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Leap Motion Controller review

This new device lets you control your computer with hand gestures

Published: July 2013
Photo: Leap Motion
Photo: Leap Motion

In movies like "Minority Report," information systems of the future are controlled with simple hand gestures. In real life, at least so far, controlling your computer with hand gestures has been a hit-or-miss proposition. The new Leap Motion Controller ($80) aims to make gesture controls more of a hit. And while it’s not exactly a home run, the Leap Motion Controller has more promise than the gesture controls we’ve used on computers so far.

The Controller is a small aluminum and plastic bar, a bit larger than a thumb drive, that you place on the desk in front of your Mac or PC display and plug into a USB port. The Controller senses the location of both of your hands and all ten fingers in a roughly 2-foot cube of space centered above it. When I tried it out, it quickly tracked even rapid movements of my fingers and the orientation of my hands, then use them to control applications.

How it works

The app that ties the Leap Motion Controller to the computer world is called Touchless; it attempts to map finger movements to the mouse or touch actions your software expects. An onscreen circle lets you zero your finger in on the object you want to touch (or click). Pushing your finger through the imaginary plane above the Controller turns the circle to a solid dot and creates the touch action.

Scrolling is accomplished by a circular up or down "pulling" motion with your hand. There are other gestures for selecting and launching. But the system is still in the experimental category, and time will tell if such controls will become as intuitive and ergonomically correct as mice and touchscreens have been. For me, the actions slowed down my work, and I made a lot of "mis-clicks" when I used the Controller on Windows 8’s tile screen. Also, my shoulder got tired enough that I had to rest my elbow against my chest to keep working!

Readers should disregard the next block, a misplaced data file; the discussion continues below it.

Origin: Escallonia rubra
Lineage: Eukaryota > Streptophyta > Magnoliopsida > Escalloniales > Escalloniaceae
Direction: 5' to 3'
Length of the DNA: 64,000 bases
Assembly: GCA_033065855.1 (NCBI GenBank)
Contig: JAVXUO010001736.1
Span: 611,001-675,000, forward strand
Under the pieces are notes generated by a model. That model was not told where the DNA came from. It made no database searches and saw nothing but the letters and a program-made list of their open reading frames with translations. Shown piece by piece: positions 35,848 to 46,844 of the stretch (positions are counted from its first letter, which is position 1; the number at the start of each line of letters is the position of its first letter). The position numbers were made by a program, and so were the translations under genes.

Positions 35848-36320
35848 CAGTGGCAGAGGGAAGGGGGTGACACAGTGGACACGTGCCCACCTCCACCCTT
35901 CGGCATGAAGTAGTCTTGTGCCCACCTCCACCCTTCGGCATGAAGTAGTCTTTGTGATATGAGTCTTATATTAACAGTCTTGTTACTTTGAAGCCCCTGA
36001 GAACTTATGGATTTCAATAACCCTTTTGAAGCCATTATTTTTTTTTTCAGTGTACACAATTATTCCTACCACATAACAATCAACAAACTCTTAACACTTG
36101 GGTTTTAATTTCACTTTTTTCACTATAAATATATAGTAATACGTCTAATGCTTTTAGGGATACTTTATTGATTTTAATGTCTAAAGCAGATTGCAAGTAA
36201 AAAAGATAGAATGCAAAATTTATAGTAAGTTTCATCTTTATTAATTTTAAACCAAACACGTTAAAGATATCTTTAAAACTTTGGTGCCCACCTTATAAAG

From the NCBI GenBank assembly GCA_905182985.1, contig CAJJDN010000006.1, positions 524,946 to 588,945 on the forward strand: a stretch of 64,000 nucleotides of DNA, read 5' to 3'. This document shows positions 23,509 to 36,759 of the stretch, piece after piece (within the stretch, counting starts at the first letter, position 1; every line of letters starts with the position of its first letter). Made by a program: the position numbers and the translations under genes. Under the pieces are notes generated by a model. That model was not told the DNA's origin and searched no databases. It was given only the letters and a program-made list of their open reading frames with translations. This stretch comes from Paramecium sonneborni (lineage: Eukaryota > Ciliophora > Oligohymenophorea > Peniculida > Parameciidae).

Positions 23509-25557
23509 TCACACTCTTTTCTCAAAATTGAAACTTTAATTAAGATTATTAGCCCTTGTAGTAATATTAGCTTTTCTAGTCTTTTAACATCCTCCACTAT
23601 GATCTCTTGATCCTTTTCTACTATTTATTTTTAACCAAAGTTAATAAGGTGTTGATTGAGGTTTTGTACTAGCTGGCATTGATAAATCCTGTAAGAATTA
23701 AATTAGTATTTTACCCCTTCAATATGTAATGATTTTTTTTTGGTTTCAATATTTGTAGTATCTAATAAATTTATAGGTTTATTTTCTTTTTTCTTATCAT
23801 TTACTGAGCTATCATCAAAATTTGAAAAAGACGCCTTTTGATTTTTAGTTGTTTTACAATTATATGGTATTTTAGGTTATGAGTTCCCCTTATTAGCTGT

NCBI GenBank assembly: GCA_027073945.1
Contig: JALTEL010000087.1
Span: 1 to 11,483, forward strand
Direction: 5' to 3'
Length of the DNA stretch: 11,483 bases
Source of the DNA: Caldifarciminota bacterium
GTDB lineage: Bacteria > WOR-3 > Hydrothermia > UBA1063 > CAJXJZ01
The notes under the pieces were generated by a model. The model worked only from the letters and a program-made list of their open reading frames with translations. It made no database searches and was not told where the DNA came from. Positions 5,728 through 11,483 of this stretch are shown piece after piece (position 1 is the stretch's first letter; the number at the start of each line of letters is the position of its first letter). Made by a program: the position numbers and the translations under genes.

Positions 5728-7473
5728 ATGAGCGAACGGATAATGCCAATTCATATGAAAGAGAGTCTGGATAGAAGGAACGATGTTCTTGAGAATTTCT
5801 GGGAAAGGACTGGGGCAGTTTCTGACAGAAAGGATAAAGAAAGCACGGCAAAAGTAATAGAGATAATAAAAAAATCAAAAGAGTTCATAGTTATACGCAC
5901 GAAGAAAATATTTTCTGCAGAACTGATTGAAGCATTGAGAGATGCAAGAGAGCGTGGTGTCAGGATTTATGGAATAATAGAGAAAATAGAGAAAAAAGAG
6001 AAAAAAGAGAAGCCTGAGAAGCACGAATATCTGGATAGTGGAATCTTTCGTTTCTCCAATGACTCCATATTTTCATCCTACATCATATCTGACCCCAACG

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Setting up

I encountered a couple of glitches when installing the Controller’s software. First, the installation file I was prompted to download from Leap Motion’s website lacked the EXE extension that Windows needs to know that it’s an installation program. It worked after I renamed the file properly, but many users would have gotten stymied.

I was also prompted for my birthdate after establishing the required online user-password combo, to which some people might object. Otherwise, the installation went smoothly. And I was entertained by Leap Motion’s introductory video followed by a colorful, musical interactive session to get me used to the kinds of hand motions I would have to create.

The app store

Leap Motion created an online store populated with dozens of developer-created apps—mostly games and creative activities—that use the capabilities of the Controller. For instance, several apps display colorful, moving graphic tapestries that respond to your hands’ movements, sort of like playing in a swirling pool of water or clouds of smoke. (Think ‘60s psychedelics!)

Other apps let you create music by moving your hands and plucking virtual harp strings on the screen, or “finger-paint” a drawing. Still others are interactive games of various genres, including some familiar touchscreen-oriented ones like Cut the Rope. As with typical app stores, some apps are free and some cost a few bucks.

There is a learning curve: Each app uses its developers’ vision of how to translate hand motions into onscreen actions. Some are less intuitive than others. For instance, you can control Google Earth with the Leap Motion Controller, but zooming into the revolving Earth requires a movement downward toward the desk, rather than forward toward the globe. Once you get to a recognizable location, control becomes more familiar.

The bottom line

No one knows whether the Leap Motion Controller foretells a future in which we'll use gesture controls like those in "Minority Report." We can say that the Leap won’t immediately replace your mouse, trackpad, or touchscreen, which allow more-precise, standardized control of existing applications. But it's fun to use. And eventually, gesture controls just might become another way we interact with computers day-to-day.

—Dean Gallea

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